- Get xMatters to call you to join a conference
SMS is good for many things, but it's not the best way to communicate critical alerts. Switch to the mobile app (for iOS or Android) and instantly improve your overall experience.
Tip #2: Don't use SMS for long messages
While the restricted length inherent to SMS is often viewed as a limitation, there are ways to make it into something of a benefit. You can take advantage of the restriction to keep your SMS messages short and to the point, and only include the most important information. If your messages are routinely coming out longer than 306 characters, try evaluating the content and see whether there's anything extra that doesn't actually need to be there. You might find that if you strip out the unnecessary filler, you can get them under that magic 160-character mark!
Also, remember that really long, detailed SMS messages can be much harder to read. If your messages are as detailed and lengthy as an email, you're really not getting the most bang for your SMS buck.
With SMS, shorter is ALWAYS better.
Tip #3: Be mindful of additional information
When building out your SMS messages, keep in mind that some carriers require additional regulatory language on every single SMS message. Imagine receiving this message:
That’s 42 characters worth of regulatory language for 22 characters of actual message. And we’re not adding “Powered by xMatters” as part of some poorly-timed marketing effort – the carrier requires it. Exactly how much of that gets added depends on the carrier or aggregator responsible for delivering the message to the recipient so it’s difficult to predict, especially when some recipients of the same message may have different carriers.
Tip #4: Remember the response options
Similar to the previous tip, remember to leave some space for the response options that get added to the end of the message when it is sent. These can be difficult to predict as the number associated with each response will increment over responses. Oh, and depending on where the message is sent from and where it’s sent to, it may require an additional reply number:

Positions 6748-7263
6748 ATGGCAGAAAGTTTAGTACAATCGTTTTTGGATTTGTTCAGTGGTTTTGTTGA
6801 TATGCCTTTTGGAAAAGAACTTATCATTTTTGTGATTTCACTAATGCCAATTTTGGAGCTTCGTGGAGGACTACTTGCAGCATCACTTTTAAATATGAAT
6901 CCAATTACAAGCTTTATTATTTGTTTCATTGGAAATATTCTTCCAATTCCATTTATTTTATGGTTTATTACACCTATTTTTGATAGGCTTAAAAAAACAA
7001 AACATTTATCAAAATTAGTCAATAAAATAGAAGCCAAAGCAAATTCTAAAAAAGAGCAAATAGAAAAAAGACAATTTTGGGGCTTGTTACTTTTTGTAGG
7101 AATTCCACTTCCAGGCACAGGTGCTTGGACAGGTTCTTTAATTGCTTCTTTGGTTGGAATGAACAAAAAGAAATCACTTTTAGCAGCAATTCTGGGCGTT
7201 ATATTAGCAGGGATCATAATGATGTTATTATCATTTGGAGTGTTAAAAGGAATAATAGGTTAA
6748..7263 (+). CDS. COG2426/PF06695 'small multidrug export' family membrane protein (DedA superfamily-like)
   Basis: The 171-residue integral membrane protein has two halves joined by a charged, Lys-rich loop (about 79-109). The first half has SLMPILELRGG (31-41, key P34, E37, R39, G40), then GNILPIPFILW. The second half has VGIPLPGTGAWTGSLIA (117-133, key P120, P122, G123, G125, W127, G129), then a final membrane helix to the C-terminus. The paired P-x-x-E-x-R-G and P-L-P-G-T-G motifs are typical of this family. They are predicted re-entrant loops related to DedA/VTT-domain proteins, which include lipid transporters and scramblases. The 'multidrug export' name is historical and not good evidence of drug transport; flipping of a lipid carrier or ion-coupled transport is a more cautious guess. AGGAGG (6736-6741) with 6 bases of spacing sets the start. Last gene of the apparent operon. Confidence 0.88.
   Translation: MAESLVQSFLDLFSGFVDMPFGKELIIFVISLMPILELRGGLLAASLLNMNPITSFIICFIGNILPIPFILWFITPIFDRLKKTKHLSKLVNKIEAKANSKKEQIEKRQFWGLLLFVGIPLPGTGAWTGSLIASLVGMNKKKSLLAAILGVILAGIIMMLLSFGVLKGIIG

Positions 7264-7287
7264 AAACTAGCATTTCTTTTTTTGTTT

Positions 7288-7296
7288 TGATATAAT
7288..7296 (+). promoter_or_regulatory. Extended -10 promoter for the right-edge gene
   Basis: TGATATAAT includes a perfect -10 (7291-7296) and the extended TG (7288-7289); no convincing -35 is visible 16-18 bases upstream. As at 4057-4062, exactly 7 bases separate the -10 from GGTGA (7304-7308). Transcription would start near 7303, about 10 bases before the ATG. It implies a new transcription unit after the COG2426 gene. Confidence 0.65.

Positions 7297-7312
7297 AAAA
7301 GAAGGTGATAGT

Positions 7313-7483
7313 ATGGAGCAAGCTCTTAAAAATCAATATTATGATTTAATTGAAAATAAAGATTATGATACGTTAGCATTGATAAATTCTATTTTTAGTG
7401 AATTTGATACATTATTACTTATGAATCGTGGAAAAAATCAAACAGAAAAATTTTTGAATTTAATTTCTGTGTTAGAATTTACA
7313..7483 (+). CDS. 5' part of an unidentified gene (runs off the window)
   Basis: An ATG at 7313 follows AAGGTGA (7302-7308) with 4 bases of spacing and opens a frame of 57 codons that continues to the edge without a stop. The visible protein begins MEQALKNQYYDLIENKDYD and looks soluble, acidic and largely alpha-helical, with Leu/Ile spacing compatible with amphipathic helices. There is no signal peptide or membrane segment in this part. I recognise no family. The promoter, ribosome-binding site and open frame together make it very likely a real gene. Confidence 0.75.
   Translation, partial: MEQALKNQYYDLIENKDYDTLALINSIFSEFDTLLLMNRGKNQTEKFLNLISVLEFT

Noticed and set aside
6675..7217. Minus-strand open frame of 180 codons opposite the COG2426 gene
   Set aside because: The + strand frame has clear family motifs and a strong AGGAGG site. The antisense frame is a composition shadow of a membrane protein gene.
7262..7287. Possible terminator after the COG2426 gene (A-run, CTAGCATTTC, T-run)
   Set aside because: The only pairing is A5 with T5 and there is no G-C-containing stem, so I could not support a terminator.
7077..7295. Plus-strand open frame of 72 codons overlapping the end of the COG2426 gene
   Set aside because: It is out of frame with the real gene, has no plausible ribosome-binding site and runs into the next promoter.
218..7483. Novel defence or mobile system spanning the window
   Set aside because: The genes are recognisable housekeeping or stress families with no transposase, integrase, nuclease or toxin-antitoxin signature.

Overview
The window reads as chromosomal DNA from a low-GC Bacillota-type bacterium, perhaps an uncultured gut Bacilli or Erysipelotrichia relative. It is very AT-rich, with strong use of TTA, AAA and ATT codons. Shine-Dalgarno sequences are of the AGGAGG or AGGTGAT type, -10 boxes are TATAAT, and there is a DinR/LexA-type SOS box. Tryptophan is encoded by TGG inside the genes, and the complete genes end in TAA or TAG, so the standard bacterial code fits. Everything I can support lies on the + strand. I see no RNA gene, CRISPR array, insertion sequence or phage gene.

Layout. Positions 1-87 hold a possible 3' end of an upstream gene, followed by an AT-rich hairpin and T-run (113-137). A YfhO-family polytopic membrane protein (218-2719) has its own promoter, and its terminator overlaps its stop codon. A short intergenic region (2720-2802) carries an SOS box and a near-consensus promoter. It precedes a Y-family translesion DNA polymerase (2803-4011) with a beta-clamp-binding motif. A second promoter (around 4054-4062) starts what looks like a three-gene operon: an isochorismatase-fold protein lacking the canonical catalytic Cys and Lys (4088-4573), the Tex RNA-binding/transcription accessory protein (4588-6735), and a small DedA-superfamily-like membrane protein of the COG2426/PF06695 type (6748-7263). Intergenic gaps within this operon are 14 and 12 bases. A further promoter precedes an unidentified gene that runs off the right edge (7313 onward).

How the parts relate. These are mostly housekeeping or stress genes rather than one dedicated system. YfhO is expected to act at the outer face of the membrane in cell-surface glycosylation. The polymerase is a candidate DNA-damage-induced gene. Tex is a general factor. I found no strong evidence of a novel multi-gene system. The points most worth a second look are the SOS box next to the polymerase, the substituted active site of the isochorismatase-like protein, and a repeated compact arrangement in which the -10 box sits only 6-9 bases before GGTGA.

You can mitigate this a bit by keeping your response options short. Just make sure no one mistakes “Esc” for “Escape” instead of “Escalate”.
If you're curious about what happens if the responses cause a message to go over the maximum character limit, then there's some good news. The response options will always be shown in full, but the message body will be truncated to make room for them.
Tip #5: Be wary of special characters
Not all characters are created equal. Some special characters take up more than one spot, so the actual character count of a message might be different from what it looks like in the editor. In addition, some carriers might strip out any special characters or replace them with a different character or empty space. (Oh, and because this will definitely matter to some people: this applies to emojis, too, except they still take up two spots.)
This issue is common for anyone using a word processor or other rich-text tool to compose their messages before copying and pasting them into xMatters. Many programs, such as Microsoft Word, offer an auto-correct feature that will automatically replace certain combinations of characters:
If you usually compose messages using Word, make sure you disable any of the AutoCorrect settings that have to do with special characters – and keep an eye out for the AutoFormat settings, too. Those quotation marks can really add up:
Pro Tip: An easy way to double-check for special characters is to paste your message into a non-rich-text editor such as Notepad first, and then copy THAT content into xMatters.
Also, if you're using a word processor to compose your texts, you're probably making them too long, and should consider saving all of those details for a format more suited to lengthy messages.
Tip #6: Be selective when adding properties
We know it’s tempting to try and pack as much information into a notification as you can, but with the squeeze on characters, you might not want to include the 1000-character “Summary” field of an issue in every SMS notification.
Consider the properties for each SMS message carefully and try to anticipate which ones would be most useful in the short format available.
Tip #7: Add your own!
Have you come across anything you've found useful when configuring SMS? Let us know in the Community and we'll add it to this document.
xMatters Product Management